Russia has been using its combat experiences in Syria and Ukraine to improve its command-and-control (C2) on the battlefield, moving from C2 theory to C2 in practice. The Russian general staff has long sought to optimize C2, and the Russian military has shown remarkable advances along these lines since armed forces reforms began in 2008 (the year Russia invaded Georgia). The gap between Russian military theory and capability is rapidly closing. These advances are being coupled with improvement in Russian forces’ intelligence, surveillance, and reconnaissance (ISR), along with the integration of communications and computers (C4ISR) as they pertain to modern combat operations, theoretical discussions and actual experimentation in the field. The improvements in these areas may have played out following the United States-led bombings in Syria on 14 April, allegedly in retaliation for the Syrian government’s use of chemical weapons against its citizens. Russia threatened retaliation against enemy platforms and missiles under certain circumstances, leading to precision strikes on the part of the attackers. The conduct of the strikes in conjunction with Russian threats and aspects of Moscow’s subsequent disinformation campaign has led some experts to conclude Russia now has a credible stand-off strike capability.

The increased C4ISR capabilities aside, it is apparent that Western economic sanctions are having an effect on the Russian economy. The Russian government has cut military spending for the first time in 19 years, according to a Swiss research institute by a very substantial, 20 percent. The report noted: “The Russian economy has suffered a number of setbacks since 2014, including a significant drop in oil revenues, and government spending has been falling since then. However, military spending kept increasing until 2017 [Ed. Note: likely because modernization programs were vital] when it fell for the first time [last year] since 1998.” At the same time, other European countries have increased there military spending — in part because President Trump prodded them to do so (NATO especially) and in part because of Russian military modernization programs and Moscow’s threatening behavior.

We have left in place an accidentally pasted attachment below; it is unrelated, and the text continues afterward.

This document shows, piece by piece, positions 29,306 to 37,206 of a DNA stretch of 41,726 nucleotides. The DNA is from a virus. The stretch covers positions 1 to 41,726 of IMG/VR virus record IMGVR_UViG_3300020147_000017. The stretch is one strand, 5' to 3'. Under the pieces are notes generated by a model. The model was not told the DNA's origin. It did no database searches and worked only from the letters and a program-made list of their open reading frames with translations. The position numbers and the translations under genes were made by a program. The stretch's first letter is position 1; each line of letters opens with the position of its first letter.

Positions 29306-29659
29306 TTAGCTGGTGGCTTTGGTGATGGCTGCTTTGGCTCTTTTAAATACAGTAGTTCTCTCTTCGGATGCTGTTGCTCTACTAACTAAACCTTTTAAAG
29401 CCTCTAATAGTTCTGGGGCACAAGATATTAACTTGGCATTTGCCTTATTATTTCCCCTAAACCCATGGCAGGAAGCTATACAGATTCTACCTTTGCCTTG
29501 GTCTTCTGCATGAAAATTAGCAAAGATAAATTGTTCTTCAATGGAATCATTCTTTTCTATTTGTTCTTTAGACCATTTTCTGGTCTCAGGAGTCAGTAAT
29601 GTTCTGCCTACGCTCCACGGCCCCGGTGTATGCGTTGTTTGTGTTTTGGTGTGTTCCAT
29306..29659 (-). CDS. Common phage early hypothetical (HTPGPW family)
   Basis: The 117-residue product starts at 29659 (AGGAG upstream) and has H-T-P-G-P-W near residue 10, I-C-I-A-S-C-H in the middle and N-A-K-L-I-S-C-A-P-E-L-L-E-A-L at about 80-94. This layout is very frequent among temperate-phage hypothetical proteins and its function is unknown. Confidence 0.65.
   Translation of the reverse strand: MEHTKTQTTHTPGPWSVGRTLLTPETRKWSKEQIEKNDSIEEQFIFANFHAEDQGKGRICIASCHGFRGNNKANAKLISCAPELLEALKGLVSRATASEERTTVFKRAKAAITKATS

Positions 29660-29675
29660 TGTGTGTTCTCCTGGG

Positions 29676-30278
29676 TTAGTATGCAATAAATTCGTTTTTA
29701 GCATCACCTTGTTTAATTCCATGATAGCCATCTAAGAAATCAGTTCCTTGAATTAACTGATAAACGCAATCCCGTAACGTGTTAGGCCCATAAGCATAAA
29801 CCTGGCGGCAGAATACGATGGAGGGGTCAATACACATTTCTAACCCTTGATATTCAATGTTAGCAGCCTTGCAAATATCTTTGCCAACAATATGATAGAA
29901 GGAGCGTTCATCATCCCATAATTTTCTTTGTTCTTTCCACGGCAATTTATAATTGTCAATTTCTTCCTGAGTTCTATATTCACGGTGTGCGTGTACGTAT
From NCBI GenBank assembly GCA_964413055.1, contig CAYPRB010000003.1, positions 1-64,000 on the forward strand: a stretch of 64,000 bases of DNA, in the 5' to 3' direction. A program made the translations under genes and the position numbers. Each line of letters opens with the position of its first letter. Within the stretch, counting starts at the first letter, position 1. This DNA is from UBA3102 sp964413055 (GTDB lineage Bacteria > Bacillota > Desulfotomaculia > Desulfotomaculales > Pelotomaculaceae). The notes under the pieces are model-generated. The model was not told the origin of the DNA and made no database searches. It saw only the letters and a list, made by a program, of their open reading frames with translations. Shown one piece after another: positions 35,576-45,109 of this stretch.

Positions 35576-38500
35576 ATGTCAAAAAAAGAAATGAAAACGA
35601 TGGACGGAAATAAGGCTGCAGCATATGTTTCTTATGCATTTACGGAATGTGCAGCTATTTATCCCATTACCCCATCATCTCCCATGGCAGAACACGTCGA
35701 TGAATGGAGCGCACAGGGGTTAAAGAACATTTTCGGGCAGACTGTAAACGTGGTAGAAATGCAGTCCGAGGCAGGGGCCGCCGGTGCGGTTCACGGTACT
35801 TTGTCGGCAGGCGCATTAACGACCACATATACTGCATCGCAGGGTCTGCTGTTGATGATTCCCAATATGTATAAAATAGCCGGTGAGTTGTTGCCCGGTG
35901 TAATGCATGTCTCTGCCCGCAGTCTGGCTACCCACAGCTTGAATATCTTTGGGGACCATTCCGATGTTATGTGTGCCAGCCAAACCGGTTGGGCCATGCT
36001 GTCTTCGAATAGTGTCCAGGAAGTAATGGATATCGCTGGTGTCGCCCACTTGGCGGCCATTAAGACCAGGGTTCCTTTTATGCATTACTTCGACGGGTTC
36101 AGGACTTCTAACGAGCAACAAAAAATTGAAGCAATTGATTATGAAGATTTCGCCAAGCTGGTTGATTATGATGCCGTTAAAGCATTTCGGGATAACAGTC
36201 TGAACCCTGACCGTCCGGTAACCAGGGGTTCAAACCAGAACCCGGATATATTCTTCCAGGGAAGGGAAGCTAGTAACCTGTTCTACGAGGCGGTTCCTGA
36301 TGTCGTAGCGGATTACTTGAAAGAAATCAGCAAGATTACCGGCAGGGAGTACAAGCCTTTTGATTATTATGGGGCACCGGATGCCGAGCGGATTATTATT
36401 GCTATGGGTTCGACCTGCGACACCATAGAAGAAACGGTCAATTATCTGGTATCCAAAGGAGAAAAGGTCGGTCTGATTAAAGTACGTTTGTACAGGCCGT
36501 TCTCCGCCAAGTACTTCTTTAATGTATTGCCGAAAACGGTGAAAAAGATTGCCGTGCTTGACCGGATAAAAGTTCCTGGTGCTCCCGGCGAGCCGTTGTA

Russian media reports that a Project 949A Antey nuclear-powered ballistic missile submarine billed as a “carrier-killer” will take part in the country’s Main Naval Parade in St. Petersburg later this year. Assigned to the Northern Fleet and also designated “Oscar II” by NATO, the Russian navy is scheduled to receive four of these subs by 2021, though with budget cuts coming for the military, it’s possible delivery dates may be pushed back. This is actually a modernization effort that includes upgrades to electronic and communication suites as well as the addition of new weapons. The vessel’s 24 P-700 Granit anti-ship cruise missiles are to be replaced with up to 72 newer P-800 Oniks or Kalibr missiles. The subs can also launch nuclear-tipped anti-sub and anti-ship missiles and are said to be on par with American Ohio-class ballistic missile subs, which are actually larger. Eleven in this class were built; eight are currently in operation.

The military is expected to roll out its new hypersonic missile for the first time during the upcoming Victory Day parade that Moscow says is capable of destroying aircraft carriers. The missile, called the Kinzhal, was first mentioned by President Putin during his annual address to Parliament in March. It is believed the missile can travel at 10 times the speed of sound and defeat existing missile defense systems. Currently, a battery of these missiles is deployed in ‘test mode’ in the Southern Military District. It should be noted that Russia is also working on a nuclear warhead that is small enough to be fitted to a cruise missile. 

Middle East: